The Market Today
Capital Goods Orders Bounced Back but Markets are More Focused on Increasing Trade Tensions
by Craig Dismuke, Dudley Carter
Durable Goods Orders Twice as Good as Expected: February’s report on durable goods orders took a step in undoing some of the recent disappointment for the series. Total durable goods orders were up 3.1% MoM compared to estimates for a smaller 1.6% gain and January’s 3.6% drop was trimmed to -3.5%. Excluding transport orders, which tend to be volatile month to month, orders rose 1.2%, better than the 0.5% improvement expected. Revisions for ex-transports order were also positive, with January revised from -0.3% to -0.2% and December up from 0.7% to 0.8%. Honing in on the business spending categories, capital goods orders rose 1.8%, double the 0.9% expected increase, while revisions were roughly neutral. Shipments of business goods were also much stronger than expected, up 1.4% MoM compared with the more modest 0.5% gain expected. January’s shipments were revised from down 0.1% to up 0.1%. The implications of the February report are positive for both private investment and the overall growth outlook for the first quarter.
Later this morning, Census Bureau data is expected to show new home sales rebounded 4.6% in February but remained at their slowest pace (620k annualized units) in four months. New home sales sank nearly 15% between November 2017 and January 2018. The rebound would follow similar strength in existing home sales data from earlier this week and offer another point of reprieve for a sector that has struggled in recent months amidst rising prices and higher mortgage rates.
But this morning’s economic reports may again be largely ignored by markets which seem completely focused on the developments surrounding global trade. As discussed below, President Trump signed a tariffs proposal yesterday aimed at imported goods from China. Hours later, Chinese officials released a retaliatory response that included counter tariffs targeting certain U.S. goods imported into China. The market response to the tariffs back-and-forth has been unkind to equities (more below). However, a couple of potential stumbling blocks were removed from Friday’s itinerary. A government shutdown was averted after the Senate passed the $1.3T omnibus spending bill (the House voted “Yay” on Thursday) that increases defense spending by $80B and outlays on domestic programs by $63B. Those amounts were agreed to back in early February but needed to be allocated across the various spending categories. In addition, the White House announced exemptions from the steel and aluminum tariffs, set to go into effect today, for several U.S. allies. The modification will exclude for now, Argentina, Australia, Brazil, the EU, and South Korea but didn’t offer relief to other countries such as Russia, Turkey, and Japan.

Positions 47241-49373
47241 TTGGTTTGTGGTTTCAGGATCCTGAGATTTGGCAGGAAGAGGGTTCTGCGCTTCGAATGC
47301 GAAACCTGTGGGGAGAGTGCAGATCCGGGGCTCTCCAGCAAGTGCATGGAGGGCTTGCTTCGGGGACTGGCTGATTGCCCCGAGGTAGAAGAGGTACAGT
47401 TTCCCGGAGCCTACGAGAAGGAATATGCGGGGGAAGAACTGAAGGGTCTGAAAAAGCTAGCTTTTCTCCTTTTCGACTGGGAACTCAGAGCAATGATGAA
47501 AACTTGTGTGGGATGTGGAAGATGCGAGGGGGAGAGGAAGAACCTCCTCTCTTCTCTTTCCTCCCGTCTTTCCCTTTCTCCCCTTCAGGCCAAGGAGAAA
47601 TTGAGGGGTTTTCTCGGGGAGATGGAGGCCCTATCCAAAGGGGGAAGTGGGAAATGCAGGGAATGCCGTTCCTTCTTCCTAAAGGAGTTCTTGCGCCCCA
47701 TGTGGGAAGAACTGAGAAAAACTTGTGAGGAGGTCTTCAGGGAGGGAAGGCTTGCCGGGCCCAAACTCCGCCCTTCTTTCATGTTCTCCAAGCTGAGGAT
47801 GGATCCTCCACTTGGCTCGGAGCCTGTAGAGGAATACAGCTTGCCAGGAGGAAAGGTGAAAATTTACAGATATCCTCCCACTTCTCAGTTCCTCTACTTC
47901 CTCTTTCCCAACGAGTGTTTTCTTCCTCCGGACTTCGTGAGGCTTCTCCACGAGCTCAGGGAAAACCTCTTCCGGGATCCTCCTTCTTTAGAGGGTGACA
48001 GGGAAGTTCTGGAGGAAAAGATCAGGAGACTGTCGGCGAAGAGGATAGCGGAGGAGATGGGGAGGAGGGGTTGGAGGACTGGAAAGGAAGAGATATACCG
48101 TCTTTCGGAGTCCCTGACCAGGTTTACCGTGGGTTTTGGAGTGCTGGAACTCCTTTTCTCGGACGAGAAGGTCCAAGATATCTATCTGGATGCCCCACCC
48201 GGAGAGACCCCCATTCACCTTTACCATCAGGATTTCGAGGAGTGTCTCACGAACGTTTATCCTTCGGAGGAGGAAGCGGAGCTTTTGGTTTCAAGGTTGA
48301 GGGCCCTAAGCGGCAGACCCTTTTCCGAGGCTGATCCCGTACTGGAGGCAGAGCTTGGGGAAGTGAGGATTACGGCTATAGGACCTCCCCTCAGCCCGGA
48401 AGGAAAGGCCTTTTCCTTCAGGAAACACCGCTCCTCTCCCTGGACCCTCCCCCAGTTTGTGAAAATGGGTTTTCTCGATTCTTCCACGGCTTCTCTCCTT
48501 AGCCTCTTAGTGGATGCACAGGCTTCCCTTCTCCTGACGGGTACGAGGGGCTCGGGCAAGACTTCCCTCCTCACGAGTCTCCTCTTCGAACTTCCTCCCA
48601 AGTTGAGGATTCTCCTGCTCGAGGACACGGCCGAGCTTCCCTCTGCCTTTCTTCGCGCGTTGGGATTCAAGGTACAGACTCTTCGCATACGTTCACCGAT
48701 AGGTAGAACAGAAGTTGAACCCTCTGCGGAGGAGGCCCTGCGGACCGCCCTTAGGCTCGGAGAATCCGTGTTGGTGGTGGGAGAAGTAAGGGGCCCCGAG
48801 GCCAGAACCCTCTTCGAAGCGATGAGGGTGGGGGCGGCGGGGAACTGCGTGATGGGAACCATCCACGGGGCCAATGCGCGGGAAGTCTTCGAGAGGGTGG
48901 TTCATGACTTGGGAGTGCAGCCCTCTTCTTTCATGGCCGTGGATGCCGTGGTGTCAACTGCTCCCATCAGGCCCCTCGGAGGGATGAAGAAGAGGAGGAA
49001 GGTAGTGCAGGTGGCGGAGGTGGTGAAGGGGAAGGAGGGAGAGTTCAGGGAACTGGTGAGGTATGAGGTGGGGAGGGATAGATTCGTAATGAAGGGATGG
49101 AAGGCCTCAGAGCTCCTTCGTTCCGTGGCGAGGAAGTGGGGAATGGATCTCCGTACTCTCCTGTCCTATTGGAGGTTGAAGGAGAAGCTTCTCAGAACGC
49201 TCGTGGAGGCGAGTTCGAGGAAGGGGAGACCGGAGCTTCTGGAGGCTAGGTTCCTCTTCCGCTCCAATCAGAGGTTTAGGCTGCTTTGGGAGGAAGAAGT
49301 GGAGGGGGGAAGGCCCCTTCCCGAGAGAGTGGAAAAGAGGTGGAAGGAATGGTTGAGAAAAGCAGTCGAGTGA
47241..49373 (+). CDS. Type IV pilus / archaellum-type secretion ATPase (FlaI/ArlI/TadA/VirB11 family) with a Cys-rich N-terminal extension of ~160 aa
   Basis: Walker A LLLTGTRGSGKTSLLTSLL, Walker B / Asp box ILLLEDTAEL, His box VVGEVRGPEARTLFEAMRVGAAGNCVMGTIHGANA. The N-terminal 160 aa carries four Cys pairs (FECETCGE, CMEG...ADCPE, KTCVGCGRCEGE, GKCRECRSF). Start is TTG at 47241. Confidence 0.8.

Yesterday – Stocks Tanked as the President Signed China Tariff Proposal, Announced Other Potential Punitive Measures: It was a brutal day for U.S. equities Thursday as the major indexes nearly doubled already-steep losses after the President signed the expected tariffs proposal aimed at China. Early reports signaled the tariffs could be aimed at roughly $50B of goods imported from China, or just under 10% of the total $506B reported for 2017 by the U.S. Census Bureau. However, in his remarks the President indicated the affected amount could be closer to $60B. In addition to the tariffs on goods, the White House alluded to restrictions to Chinese investments in U.S. companies and technology. Just before high noon central time, roughly the time the proposal was signed, the Dow was down 1.5% and the S&P was 1.3% lower. By the close, those losses were even more severe. The Dow finished down 2.9% (724 points) and the S&P 500 closed off 2.5%. Both indexes are now negative for the year. Thursday’s tumult in equities extended yesterday’s post-Fed rally in U.S. yields. The 2-year yield fell 2.7 bps to 2.28%, the 5-year yield drifted down 5.1 bps to 2.62%, and the 10-year yield sank 5.9 bps to 2.82%.
Overnight – Trade Tensions Send Global Equities Into a Tailspin: Following Thursday’s free fall by major U.S. indexes, the pain for equity investors pushed west across the Pacific as Asian equities sank. The President’s announcement yesterday of tariffs on up to $60b of Chinese goods unnerved U.S. markets and received a quick response from Chinese officials. China announced they would retaliate with tariffs on approximately $3B of goods imported from the U.S. (just over 2% of the 2017 total), items such as fruits, wines, nuts, port, and steel pipes among other thing. In addition, China’s Ambassador to the U.S. said “If somebody imposes a trade war on China, we’ll fight to the end. A potential trade war has become a concern for markets and appears to have taken a couple of steps closer to becoming a reality. China’s CSI 300 dropped 2.87%, Japan’s Nikkei dropped 4.5%, and South Korea’s Kospi shed 3.18%. The sentiment wasn’t much better in Europe, where all major national indexes were down and the Stoxx Europe 600 had fallen 0.7%. But global sovereign yields have been surprisingly resilient considering the negativity in global equities. Sovereign yields ticked higher with the 2-year Treasury yield up 0.4 bps to 2.28% and the 10-year yield 1.3 bps higher ahead of this morning’s February durable goods report.